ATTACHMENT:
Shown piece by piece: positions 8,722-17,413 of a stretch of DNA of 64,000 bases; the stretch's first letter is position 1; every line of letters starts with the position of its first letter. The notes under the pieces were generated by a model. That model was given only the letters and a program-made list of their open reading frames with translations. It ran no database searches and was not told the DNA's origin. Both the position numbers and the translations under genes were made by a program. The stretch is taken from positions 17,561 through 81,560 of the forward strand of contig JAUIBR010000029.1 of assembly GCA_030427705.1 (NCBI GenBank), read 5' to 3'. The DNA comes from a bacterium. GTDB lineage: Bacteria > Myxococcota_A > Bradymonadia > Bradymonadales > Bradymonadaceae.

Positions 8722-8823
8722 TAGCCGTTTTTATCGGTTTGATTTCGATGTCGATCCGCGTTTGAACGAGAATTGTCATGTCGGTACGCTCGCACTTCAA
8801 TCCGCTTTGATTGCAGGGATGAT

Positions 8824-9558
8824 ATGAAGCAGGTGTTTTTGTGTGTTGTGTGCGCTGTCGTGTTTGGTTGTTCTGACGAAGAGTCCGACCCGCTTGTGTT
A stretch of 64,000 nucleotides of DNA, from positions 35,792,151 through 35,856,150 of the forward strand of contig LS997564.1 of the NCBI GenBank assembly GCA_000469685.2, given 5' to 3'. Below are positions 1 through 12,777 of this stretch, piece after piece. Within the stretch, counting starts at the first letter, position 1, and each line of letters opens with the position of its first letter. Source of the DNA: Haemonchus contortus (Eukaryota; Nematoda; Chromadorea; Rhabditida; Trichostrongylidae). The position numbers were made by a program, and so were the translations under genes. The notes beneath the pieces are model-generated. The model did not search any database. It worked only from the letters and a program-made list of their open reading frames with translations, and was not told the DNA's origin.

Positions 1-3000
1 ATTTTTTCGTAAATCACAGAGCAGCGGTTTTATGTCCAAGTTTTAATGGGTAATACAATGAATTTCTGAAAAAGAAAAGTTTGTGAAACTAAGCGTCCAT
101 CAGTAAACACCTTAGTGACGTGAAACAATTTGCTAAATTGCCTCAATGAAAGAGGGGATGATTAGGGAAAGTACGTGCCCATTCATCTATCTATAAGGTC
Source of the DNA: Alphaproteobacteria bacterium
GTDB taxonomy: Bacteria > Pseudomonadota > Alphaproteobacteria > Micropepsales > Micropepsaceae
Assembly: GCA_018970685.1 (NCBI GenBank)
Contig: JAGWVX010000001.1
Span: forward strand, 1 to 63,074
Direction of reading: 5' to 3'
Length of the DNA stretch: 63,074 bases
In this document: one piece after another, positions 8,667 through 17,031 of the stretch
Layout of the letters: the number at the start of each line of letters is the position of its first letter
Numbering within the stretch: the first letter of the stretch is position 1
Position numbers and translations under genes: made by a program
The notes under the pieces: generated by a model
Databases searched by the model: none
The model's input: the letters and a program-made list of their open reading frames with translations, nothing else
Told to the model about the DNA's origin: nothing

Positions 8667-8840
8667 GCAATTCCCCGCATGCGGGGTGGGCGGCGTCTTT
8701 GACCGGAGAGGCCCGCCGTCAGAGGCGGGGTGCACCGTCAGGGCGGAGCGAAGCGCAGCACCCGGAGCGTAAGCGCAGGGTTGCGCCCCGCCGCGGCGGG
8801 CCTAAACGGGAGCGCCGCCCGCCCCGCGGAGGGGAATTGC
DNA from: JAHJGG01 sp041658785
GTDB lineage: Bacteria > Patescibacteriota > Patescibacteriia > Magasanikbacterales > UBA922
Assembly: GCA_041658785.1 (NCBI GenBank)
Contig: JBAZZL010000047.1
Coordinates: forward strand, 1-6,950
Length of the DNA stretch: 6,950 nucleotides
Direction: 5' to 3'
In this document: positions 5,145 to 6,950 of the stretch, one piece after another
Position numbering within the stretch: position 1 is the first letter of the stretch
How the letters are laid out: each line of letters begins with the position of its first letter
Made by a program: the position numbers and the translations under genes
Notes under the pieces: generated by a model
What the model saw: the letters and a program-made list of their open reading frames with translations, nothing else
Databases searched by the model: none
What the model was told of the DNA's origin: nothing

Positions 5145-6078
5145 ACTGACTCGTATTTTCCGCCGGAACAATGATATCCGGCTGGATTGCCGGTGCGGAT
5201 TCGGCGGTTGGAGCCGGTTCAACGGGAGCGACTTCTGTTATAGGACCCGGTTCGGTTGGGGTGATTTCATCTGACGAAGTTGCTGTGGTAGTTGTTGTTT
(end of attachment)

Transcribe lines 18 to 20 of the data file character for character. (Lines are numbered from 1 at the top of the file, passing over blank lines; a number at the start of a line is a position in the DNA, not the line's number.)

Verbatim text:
In this document: one piece after another, positions 8,667 through 17,031 of the stretch
Layout of the letters: the number at the start of each line of letters is the position of its first letter
Numbering within the stretch: the first letter of the stretch is position 1